Failure to press home advantage in Royal London Cup leaves Andrew Gale frustrated

ANDREW GALE has described Yorkshire’s one-day cricket as “one step forward, two steps back” as he reflected on their exit from the Royal London Cup.

Friday, 10th May 2019, 7:35 am
NOT THIS TIME: Yorkshire's players show their frustration after settling for a tie against Derbyshire in nthe Royal London Cup. Picture: Allan McKenzie/

The county’s first-team coach watched his men go out of the competition this week as Yorkshire failed to reach the knockout stage for the first time since 2013.

Gale was delighted with the consistency that Yorkshire showed in reaching five successive quarter-finals between seasons 2014-2018 that also brought three semi-final appearances.

But although Yorkshire showed flashes of their quality in this year’s tournament it was ironically their inconsistency that cost them as they finished sixth in the nine-county North Group with a record of two wins, three defeats, two ties and one no-result.

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“We were too inconsistent,” said Gale. “It feels like one step forward, two steps back.

“You’re so encouraged by some of the things that you see and then, another time, you’re thinking, ‘Why have we played like that?’

“We did some good stuff, but we didn’t do the good things for long enough – that sums up our tournament.”

Yorkshire have not won a one-day trophy since 2002 and had hopes of featuring in the last One-Day Cup final to be staged at Lord’s before the showpiece event moves to Trent Bridge from next year onwards.

FRUSTRATION: Yorkshire CCC first-team coach, Andrew Gale. Picture: Allan McKenzie/

Gale had described it as one of his personal ambitions to be part of a Lord’s final having sat in the stands as an Academy player when Yorkshire beat Somerset in the old Cheltenham and Gloucester Trophy 17 years ago. That dream can no longer be realised despite a rousing start to this year’s competition that saw Gale’s men thrash Leicestershire by 213 runs, in the process racking up 379-7 – the highest one-day total recorded at Headingley.

But there followed three last-ball finishes that resulted in ties against Warwickshire and Derbyshire and defeat to Lancashire which, had those games gone Yorkshire’s way, would have given them four extra points and seen them qualify in third position at Lancashire’s expense.

In their other games Yorkshire were soundly beaten by Nottinghamshire and Worcestershire, won a rain-affected match at Northamptonshire and saw their final encounter with Durham wrecked by the weather.

“Apart from the first game against Leicester we weren’t able to put a full performance together with bat, ball and in the field,” said Gale. “To win white-ball games you need to be able to put in a full performance.

“We had Worcester on the rack at 60-4, for example, only to let it go in the last 20 overs of their innings because we couldn’t hold the pressure for long enough, and you’re left scratching your head.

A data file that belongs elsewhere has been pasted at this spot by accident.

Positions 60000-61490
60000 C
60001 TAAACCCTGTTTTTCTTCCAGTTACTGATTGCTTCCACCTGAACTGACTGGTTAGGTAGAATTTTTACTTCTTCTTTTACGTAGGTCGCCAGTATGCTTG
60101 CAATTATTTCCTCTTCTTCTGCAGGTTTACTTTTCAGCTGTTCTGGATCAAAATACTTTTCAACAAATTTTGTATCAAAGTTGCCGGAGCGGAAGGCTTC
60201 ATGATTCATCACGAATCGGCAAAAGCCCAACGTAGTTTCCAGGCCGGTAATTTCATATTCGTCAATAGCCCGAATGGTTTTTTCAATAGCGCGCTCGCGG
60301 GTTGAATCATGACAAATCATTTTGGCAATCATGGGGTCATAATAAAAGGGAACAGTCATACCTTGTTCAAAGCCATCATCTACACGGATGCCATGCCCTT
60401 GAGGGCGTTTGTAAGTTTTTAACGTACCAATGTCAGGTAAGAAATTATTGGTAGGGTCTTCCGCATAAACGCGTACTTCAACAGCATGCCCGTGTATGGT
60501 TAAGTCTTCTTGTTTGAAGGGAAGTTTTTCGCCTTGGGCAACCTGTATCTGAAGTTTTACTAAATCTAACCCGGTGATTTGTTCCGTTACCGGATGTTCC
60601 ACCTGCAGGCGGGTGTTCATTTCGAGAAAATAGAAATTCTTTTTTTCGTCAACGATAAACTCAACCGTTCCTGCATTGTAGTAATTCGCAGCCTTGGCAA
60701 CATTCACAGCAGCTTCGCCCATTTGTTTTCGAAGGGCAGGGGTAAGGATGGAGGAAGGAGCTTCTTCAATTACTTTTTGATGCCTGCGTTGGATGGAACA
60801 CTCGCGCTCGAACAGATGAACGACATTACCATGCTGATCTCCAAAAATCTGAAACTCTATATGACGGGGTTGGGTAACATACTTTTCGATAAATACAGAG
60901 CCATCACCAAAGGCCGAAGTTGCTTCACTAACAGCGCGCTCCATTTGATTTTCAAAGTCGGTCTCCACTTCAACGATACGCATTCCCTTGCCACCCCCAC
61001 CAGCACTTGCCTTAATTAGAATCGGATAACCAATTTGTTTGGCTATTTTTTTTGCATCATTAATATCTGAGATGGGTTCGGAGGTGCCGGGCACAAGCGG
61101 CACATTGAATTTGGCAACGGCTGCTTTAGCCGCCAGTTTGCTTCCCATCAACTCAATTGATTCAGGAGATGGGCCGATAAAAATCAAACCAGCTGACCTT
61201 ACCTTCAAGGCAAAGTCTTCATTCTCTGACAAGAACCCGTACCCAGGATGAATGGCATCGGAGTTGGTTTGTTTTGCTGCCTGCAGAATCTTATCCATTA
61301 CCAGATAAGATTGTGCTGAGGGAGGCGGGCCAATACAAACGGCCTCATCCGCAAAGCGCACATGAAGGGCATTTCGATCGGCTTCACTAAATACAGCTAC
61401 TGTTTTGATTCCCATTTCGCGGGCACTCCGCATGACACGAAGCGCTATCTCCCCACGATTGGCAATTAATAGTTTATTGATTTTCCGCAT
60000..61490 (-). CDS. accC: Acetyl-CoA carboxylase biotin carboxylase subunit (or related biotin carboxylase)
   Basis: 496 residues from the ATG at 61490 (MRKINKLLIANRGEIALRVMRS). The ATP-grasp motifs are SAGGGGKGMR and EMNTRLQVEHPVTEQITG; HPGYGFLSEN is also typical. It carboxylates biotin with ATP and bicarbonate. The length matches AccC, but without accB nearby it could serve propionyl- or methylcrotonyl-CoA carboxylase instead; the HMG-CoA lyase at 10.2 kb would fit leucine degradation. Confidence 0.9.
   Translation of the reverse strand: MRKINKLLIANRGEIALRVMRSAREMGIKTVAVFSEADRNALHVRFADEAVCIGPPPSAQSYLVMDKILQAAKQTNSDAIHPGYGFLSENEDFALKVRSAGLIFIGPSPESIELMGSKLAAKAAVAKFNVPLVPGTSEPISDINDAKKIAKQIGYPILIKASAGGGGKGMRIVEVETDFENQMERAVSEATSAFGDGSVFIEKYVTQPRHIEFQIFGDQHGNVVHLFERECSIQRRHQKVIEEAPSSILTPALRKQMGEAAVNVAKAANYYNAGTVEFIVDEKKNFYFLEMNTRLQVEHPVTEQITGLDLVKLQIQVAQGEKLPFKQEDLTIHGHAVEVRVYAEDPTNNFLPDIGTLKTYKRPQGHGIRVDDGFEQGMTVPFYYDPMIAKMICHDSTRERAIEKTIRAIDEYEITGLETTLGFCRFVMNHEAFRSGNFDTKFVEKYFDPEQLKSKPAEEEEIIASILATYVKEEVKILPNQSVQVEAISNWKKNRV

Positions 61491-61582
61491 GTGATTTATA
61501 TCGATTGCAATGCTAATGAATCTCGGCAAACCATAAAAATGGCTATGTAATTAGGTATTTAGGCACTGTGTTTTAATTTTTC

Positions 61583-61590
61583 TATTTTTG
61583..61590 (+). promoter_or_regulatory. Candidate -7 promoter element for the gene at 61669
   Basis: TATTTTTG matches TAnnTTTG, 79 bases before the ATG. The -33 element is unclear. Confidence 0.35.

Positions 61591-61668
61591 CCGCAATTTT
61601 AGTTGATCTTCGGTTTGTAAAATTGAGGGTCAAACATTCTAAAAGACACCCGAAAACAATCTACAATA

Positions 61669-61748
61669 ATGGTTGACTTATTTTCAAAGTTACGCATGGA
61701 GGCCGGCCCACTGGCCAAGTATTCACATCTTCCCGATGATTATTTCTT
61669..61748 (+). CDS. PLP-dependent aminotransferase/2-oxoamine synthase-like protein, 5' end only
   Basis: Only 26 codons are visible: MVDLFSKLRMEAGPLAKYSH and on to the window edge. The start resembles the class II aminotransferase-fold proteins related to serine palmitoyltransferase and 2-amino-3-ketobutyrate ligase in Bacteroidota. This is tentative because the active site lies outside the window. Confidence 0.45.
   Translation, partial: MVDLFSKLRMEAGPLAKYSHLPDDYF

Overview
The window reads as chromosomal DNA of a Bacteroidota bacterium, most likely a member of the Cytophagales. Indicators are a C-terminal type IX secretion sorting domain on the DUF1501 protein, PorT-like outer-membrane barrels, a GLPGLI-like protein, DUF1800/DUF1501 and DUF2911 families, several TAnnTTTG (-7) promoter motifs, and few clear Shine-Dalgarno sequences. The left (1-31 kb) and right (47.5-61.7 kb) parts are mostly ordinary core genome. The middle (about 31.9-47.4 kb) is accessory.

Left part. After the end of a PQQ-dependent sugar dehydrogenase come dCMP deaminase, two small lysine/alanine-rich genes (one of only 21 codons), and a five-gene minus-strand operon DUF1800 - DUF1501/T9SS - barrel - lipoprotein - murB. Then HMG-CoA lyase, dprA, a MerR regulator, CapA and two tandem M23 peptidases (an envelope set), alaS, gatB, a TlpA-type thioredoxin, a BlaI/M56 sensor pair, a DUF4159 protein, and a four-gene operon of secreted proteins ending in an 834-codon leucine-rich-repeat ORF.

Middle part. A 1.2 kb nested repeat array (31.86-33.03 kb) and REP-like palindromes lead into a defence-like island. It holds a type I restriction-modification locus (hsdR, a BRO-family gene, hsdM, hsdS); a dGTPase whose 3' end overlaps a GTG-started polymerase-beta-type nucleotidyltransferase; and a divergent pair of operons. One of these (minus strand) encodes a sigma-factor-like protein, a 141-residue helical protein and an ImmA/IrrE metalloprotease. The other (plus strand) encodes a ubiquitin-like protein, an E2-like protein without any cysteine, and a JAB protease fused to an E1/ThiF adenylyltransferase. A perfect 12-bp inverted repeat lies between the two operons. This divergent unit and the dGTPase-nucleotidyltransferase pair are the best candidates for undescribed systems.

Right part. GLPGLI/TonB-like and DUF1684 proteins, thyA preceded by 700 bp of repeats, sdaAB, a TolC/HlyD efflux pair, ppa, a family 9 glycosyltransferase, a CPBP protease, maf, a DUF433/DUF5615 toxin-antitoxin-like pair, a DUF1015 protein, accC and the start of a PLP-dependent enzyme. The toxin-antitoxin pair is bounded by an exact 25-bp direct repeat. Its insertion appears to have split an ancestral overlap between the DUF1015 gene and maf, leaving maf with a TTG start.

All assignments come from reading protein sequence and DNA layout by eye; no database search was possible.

“But if you look at our stats individually they’re good – they’re up there with the teams at the top. But we haven’t been ruthless, we haven’t had people who’ve put their hands up and got us over the line. That’s been the difference.”

Gale added: “Looking back, the three close matches… that’s what cost us in the final analysis.

“We should definitely have beaten Derbyshire; they were chasing 225 off 22 overs and should have got nowhere near that.

“The Lancashire game, needing 80 with six wickets left, we should have got those runs at a canter really.

“Those games, in particular, knocked the wind out of our sails, and I’ve said to the lads that we have to learn from that because it shows that every game, every run counts – even more so when the T20 matches come round.”

With Yorkshire mathematically eliminated ahead of their final fixture, Gale took the opportunity to look at several youngsters for the visit of Durham.

Batsman Tom Loten, wicketkeeper Ben Birkhead and pace bowler Jared Warner were handed their first outings in senior cricket, while batsman Will Fraine made his first appearance since joining from Nottinghamshire – although, in the only cricket possible, Durham batted and reached 182-2.

“There’s a few of them that we wanted to have a look at earlier in the tournament, but because it turned out every game was sort of a cup final we couldn’t really get them in,” said Gale.

“It was just to give them some experience and to have a look at them, but with the weather that we had we’re probably none the wiser. They learn quickly at that age and they sink or swim, and I guess the tournament next year will accelerate the development of a few of those blokes.

“You could see a situation when The Hundred’s on at the same time that some of them could stand up and improve vastly (in the One-Day Cup) to the extent that, by the end of The Hundred, they might be pushing a few others for first-team places.”

Birkhead, in particular, caught the eye in the limited play possible against Durham.

Gale said of the 20-year-old gloveman: “Birky did well behind the stumps. It is a concern for us if Tatts (Jonny Tattersall, the first-choice wicketkeeper) breaks a finger or goes in the back or something. Have we got a replacement? But Birky showed that he can do the job and ticked the right boxes.”